More than a year's worth of rumors, negotiations, and reversals concluded Thursday with a $26-billion mega-settlement between government officials and the nation├â┬ó├óÔÇÜ┬¼├óÔÇ×┬ós five largest mortgage servicers. The size and scope of the settlement makes it the largest endeavor by state and federal officials in U.S. history. Federal officials and 49 state attorneys general closed a deal with Ally Financial Corp., Bank of America, Citigroup, JPMorgan Chase, and Wells Fargo that supplies homeowners in distress with new relief and establishes new servicing standards.

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Housing Plays Small Part as Economy Adds 243K Jobs

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A still-brittle economic recovery picked up steam in January as the private sector added 243,000 jobs, driving unemployment figures to lows not seen in three years. The Labor Department said that the national unemployment rate fell to 8.3 percent, also signaling a fifth straight month for declines in the number of jobless Americans. Construction added 21,000 jobs from December, with gains for nonresidential construction and specialty trade contractors. Financial services lost some 5,000 jobs from last month by comparison.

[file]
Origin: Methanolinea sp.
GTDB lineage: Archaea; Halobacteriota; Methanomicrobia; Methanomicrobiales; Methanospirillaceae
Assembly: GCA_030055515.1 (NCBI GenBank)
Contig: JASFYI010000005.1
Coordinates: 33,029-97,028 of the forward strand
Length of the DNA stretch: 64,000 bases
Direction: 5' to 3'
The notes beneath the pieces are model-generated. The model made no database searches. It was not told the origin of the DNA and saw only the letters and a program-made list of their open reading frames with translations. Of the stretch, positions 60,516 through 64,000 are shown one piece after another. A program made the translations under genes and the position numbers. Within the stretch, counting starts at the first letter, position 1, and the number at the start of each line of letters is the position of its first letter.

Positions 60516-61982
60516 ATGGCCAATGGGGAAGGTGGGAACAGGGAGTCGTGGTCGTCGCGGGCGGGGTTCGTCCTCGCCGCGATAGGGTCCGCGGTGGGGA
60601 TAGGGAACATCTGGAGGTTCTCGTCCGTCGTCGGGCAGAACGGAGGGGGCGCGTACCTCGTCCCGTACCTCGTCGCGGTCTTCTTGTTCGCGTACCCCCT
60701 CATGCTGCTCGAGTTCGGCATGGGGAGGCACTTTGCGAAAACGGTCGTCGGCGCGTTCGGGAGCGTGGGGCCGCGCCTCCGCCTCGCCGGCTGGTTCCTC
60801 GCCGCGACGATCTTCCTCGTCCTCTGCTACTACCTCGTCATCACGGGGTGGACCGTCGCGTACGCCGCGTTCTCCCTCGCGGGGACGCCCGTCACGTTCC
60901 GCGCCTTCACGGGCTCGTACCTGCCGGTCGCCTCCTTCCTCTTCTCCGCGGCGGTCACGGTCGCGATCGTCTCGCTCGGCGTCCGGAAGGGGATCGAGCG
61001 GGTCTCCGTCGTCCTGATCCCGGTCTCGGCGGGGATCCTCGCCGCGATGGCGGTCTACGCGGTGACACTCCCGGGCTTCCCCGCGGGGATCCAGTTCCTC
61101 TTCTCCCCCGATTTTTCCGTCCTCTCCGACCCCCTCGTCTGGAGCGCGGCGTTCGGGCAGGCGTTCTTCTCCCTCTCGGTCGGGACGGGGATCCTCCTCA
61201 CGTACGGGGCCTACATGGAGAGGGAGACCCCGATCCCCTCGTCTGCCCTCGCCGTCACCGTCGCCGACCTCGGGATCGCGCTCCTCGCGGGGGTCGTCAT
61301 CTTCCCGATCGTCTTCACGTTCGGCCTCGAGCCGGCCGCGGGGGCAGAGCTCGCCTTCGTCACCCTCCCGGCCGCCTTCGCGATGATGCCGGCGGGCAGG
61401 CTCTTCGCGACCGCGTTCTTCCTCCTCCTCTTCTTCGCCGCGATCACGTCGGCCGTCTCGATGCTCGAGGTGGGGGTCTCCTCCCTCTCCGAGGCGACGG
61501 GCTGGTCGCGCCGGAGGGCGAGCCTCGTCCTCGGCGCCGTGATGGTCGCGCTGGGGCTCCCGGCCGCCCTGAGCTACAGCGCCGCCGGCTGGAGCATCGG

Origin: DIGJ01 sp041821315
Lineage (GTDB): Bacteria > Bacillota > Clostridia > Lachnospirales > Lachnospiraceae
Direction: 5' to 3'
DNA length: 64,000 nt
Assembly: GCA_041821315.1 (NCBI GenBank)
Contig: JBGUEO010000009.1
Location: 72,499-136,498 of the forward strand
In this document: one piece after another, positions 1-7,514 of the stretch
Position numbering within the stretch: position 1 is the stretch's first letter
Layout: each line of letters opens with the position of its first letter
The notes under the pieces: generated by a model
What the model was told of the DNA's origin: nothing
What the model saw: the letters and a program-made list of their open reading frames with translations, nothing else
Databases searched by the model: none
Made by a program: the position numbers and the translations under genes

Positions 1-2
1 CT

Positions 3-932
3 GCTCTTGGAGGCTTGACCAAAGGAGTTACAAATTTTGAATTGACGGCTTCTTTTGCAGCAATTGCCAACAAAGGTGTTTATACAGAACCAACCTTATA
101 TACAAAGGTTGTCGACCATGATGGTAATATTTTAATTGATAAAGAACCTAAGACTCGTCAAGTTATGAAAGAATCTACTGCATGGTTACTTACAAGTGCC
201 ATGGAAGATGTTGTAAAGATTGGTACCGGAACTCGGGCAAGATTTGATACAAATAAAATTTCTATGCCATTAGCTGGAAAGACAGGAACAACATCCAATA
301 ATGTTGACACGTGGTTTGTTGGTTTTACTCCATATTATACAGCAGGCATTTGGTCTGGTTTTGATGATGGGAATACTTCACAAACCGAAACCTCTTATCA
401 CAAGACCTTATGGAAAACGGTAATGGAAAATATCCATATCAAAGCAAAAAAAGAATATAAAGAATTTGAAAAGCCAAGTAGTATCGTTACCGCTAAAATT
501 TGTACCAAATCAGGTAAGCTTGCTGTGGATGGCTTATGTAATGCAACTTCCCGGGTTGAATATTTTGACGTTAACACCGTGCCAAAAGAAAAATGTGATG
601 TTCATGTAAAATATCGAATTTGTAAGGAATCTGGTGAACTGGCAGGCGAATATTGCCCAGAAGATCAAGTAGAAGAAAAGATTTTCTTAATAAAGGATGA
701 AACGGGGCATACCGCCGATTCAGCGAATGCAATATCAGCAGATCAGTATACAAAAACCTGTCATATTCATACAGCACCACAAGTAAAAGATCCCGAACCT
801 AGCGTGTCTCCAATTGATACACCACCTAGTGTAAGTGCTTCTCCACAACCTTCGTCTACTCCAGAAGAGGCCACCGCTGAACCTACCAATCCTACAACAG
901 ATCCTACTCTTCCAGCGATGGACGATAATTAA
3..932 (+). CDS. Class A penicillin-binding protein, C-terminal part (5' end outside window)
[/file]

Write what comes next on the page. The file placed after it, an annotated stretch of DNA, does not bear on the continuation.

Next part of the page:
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Citigroup to Exit Mortgage Brokerage Channel

Citigroup joined a host of other financial institutions Wednesday by declaring that it plans to exit the mortgage brokerage business. A spokesperson said that the bank decided to depart from the brokerage channel in order to focus on the rest of the business, particularly mortgage origination in the correspondent and retail lending sectors. The move follows similar departures from around the mortgage origination and servicing sectors by Bank of America, JPMorgan Chase, MetLife, and Morgan Stanley last fall.

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Experts: Basel III Will Mean Higher Borrowing Costs

Earlier Tuesday the FDIC went forward with a notice of proposed rulemaking in the Federal Register that calls for annual stress tests to determine capital adequacy for banks. The notice built on the Basel Accords, which the Basel Committee on Banking Supervision revisited with help from a consortium of central bankers over 2010 and 2011. Basel III is the latest by BCBS to require stress tests for systemically important financial institutions, which include Bank of America, Citigroup, JPMorgan Chase, Wells Fargo, and several other U.S. lenders.

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Bank Shares Slide on S&P’s Eurozone Downgrades

Stocks and shares for the nation├â┬ó├óÔÇÜ┬¼├óÔÇ×┬ós four largest banks slid back Friday on news that ratings agency Standard & Poor's slashed credit ratings for several debt-saddled euro zone countries, including France, Italy, and Spain. A 0.4-percent dip led the Dow Jones Industrial Average to end the day at 12,422 points, a 48.96 loss from the day before. The S&P 500 went south in a 0.5-percent tizzy, losing 6.41 points to close at 1,298. S&P ignited an investor selloff in the markets earlier Friday by announcing credit changes for 16 European countries. S&P slashed U.S. sovereign credit last fall.